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Selling Razors and a Better Version of Masculinity

18 Jan 2019
gender

A screenshot from the new Gillette ad on masculinity.

We’ve been debating the new Gillette ad around here. You probably have seen it or at least heard about it: The company best known for selling razors under the tagline, “The Best a Man Can Get” is trying to sell an antidote to the #MeToo movement and what is being called “toxic masculinity.” They’re trying to counter this whole idea that “boys will be boys,” that manhood gives the right to bully, to degrade others, to sexually harass, promoting a new tagline, “The Best a Man Can Be.”

The ad shows scenes of bad behavior: a man touching a female colleague in a meeting and explaining what she meant to say, boys calling each other names online like “freak” and “sissy,” aggressive sexual behavior shown as a joke. It also shows good behavior: Compassionate and kind men who intervene to stop friends — and strangers — from catcalling or bullying.

One of my male colleagues praised the modeling of good behaviors: “I think showing and making explicit that small boys learn from men is a powerful message,” he says “It makes people’s actions about more than themselves.”

“We need this public debate about the way men treat women and each other,” said another. “We need to present a few, albeit oversimplified, model behaviors.”

Around here, we work on gender and gender-based violence issues around the world. We’re glad to have the spotlight on them that this ad has attracted. We work in the field of behavior change and know tackling social norms that allow a “boys-will-be-boys” culture to continue to thrive is not an easy task.

Ask Gillette about that: A simple ad telling men they should be their best selves, while garnering more than 20 million views on YouTube, is also gaining a huge backlash on social media, mostly from men who don’t seem to like being told how to behave, who rail against the mere notion that some men exhibit abusive behavior.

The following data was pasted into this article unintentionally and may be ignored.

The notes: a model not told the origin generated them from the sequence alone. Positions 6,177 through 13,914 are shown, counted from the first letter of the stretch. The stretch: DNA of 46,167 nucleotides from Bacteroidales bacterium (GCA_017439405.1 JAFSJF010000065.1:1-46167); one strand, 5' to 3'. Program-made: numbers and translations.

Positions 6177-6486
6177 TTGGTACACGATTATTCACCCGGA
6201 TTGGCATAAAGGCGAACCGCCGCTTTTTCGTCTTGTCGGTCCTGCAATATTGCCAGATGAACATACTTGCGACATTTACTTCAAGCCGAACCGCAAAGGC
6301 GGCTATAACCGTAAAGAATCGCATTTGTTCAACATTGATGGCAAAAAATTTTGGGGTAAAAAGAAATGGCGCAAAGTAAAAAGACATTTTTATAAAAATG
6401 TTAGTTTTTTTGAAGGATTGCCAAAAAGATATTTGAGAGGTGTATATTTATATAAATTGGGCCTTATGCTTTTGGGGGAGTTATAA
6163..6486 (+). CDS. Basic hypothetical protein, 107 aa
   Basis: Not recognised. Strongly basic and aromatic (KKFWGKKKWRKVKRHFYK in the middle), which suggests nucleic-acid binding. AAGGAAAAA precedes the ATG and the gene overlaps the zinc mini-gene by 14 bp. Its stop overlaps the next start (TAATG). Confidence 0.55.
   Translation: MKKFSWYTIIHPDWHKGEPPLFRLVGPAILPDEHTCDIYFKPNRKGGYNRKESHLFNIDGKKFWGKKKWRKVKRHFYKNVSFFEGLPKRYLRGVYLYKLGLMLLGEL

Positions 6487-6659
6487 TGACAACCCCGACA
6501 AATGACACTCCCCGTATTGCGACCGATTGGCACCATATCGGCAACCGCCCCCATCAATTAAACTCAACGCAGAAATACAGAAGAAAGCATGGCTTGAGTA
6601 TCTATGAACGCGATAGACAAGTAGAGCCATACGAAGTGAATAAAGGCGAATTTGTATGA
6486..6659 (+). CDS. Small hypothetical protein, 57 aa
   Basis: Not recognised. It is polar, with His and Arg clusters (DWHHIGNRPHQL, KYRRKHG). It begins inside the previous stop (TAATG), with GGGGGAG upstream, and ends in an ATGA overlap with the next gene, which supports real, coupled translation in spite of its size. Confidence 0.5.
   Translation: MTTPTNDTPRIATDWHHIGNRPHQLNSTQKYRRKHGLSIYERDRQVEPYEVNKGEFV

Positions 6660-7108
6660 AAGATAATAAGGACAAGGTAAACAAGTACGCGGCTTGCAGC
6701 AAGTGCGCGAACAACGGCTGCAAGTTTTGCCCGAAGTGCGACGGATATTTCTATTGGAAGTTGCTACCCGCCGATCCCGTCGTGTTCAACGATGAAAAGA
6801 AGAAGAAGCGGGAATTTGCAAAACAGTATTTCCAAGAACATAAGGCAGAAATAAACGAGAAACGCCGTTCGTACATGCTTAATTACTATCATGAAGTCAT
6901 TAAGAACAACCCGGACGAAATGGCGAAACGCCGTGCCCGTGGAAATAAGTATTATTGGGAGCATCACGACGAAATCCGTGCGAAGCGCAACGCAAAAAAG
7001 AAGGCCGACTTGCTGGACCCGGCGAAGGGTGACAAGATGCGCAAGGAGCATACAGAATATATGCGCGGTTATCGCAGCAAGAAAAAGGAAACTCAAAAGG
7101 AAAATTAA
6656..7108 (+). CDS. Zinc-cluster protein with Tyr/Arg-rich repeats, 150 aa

“The perceived loss of both political and gender dominance has provoked some men to respond with homophobia and misogyny in a crude attempt to restore male authority,” wrote commentator George Monbiot in The Guardian.

Gillette is getting all of the headlines but modeling positive behaviors is a technique we have used in our messaging around the world, where the patriarchy has long dominated many societies.

While watching the Gillette ad, I was reminded of this powerful spot, which was created in 2010 for a CCP program called Brothers for Life in South Africa. In it, Patrick Shai, a well-known South African actor who may be known to Western audiences from his role in Cry, the Beloved Country, sits in a dark suit in a dark room. He starts by talking about how he was violent to his wife for 20 years until he finally understood how his doing this was wrong.

“I used to beat up my wife,” he says in the TV spot. “I wanted her to love me, but how can you say that someone loves you when they’re afraid of you. That’s when I realized I had to change. Enough was enough. It was not about what anybody else said. It was about me and with me it had to stop.”

In Malawi, we created a campaign around Bambo Wachitsanzo, or Great Guy, highlighting on the radio, billboards, flyers and more the small actions a Great Guy takes at home and in his community. He helps with the children, treats his wife well and commits to being faithful to her to prevent HIV. It shows the kind of positive masculinity and decency we all need to see to create a world of gender equality.

If it takes a company trying to sell razors to have an open dialogue about this, so be it.

“By holding each other accountable, eliminating excuses for bad behavior, and supporting a new generation working toward their personal ‘best,’ we can help create positive change that will matter for years to come,” Gillette’s President Gary Coombe told reporters. “We knew that joining the dialogue on ‘Modern Manhood’ would mean changing how we think about and portray men at every turn.”

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